• 1/2 tsp. dark soy sauce
  • 2 garlic cloves, sliced
  • 2 tsp. black fermented beans, rinsed
  • 1/2 tsp. potato flour mixed with 2 tbsp. stock or water (optional for a professional gloss)
  • 3 tbsp. peanut oil for cooking

Marinate the pork or beef in the Shaoxing wine or dry sherry and two soy sauces; set aside. Cut the bacon into thin slices/pieces; set aside. Cut the peppers into chunks and place in a bowl.

Add a little oil to the wok and heat to medium; stir-fry the peppers for about 5 minutes until they are slightly tender; remove and set aside.

Reheat the wok then add 2 tbsp. peanut oil and swirl around. Cook the bacon until slightly crisp. Add the garlic slices and rinsed black beans; stir-fry until fragrant. Add the pork or beef and stir-fry until the meat has almost changed color; add the peppers and stir-fry for a minute or two.

Add the potato/water mixture if using and stir briefly.

Recipe by cooking with aunt juju

Cauliflower in a spicy bean sauce, stir-fried peppers, my sister cooking, the potatoes, cauliflower, stir-fried beef with peppers and rice of course, my sister and niece ready to eat!

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We made a few other recipes but I need to work on those a little more before posting; cauliflower in a spicy black bean sauce and some potatoes soaked in vinegar. Of course everything was served over rice and our dinner was complete. Very flavorful and spicy but a little too salty – my sister has a heavy hand when it comes to salt!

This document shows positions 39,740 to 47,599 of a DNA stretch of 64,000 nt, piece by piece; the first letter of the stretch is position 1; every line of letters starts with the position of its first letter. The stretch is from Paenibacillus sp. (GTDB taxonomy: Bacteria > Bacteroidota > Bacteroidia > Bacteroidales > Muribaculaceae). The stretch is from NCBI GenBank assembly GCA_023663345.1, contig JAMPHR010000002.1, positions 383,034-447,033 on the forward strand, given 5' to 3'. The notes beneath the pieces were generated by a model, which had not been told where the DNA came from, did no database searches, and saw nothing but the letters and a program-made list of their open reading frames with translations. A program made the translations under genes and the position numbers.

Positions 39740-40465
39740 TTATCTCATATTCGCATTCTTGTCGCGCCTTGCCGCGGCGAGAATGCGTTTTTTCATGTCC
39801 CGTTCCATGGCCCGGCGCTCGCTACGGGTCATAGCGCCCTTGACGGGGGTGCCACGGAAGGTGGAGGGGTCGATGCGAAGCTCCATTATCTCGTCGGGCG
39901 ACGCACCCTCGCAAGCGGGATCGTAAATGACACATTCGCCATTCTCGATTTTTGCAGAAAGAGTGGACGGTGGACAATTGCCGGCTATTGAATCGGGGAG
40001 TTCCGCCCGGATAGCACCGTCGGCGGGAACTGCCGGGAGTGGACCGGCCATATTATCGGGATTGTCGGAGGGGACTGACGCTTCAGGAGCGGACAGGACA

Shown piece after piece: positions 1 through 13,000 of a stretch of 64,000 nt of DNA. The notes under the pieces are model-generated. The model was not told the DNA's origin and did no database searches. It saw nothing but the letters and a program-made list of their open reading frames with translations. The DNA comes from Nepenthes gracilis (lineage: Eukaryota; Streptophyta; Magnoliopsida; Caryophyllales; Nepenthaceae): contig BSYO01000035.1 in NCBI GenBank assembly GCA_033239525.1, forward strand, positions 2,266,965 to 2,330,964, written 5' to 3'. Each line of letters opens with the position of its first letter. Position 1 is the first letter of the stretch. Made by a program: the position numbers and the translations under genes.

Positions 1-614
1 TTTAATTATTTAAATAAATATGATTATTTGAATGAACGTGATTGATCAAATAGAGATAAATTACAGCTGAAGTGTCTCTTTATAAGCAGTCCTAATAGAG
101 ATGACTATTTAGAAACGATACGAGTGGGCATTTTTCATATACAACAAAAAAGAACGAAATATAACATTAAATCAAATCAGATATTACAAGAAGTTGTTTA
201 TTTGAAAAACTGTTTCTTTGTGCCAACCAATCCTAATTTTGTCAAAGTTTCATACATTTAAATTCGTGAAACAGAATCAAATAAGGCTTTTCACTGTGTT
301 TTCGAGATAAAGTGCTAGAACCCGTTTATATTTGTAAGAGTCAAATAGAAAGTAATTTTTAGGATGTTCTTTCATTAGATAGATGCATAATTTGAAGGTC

I am linking this recipe from Hunan province in China with Angie, Su and Laura – our co-hosts for Fiesta Friday #131.

22 thoughts on “Farmhouse Stir-Fried Pork with Peppers (nong jia chao rou)

  1. Looks like a fabulous way to spend time with family, Judi! As for this stir-fry… love your use of pork and the flavors sound wonderful!

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    • It was a shock to me as well Johanne. I’m glad there are some positive things about soy sauce. I did not buy any as I had enough in my pantry but there was quite a selection at the Chinese grocery store. The color looked the same though. I always thought “light” meant low sodium but not so, not when it comes to the Chinese. Cornstarch? Not sure what you mean.

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  2. Very informational Judi! I usually buy low sodium soy but didn’t know that they substituted other chemicals. That’s too bad. I’ve been in the Asian stores and it’s like a deer in the headlights but fun too. I always call my recipes “Asian” because don’t know if my recipes would fit into any of the Asian cultures! Kind of like Tex-Mex except with Asian sauces. I just love your dish! It looks like you nailed it. I’ll be putting it in my “Judi’s recipe file” to try.

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    • Thanks Julie – I have made many recipes I called “Asian”, “Japanese”, “Korean”, or Chinese but this is the first time I made an “authentic” recipe. It was fun learning about this cuisine and with 3 of her cookbooks I am sure I will be making more recipes. What’s funny too in the Asian markets no one speaks very good English so makes it a little more difficult to find what you want or even have a discussion. You need to do your research 🙂

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  3. I love a good stir fry and use Shaoxing rice wine in most dishes, it adds depth and flavour. Your stir fry looks so good! Happy FF! 🙂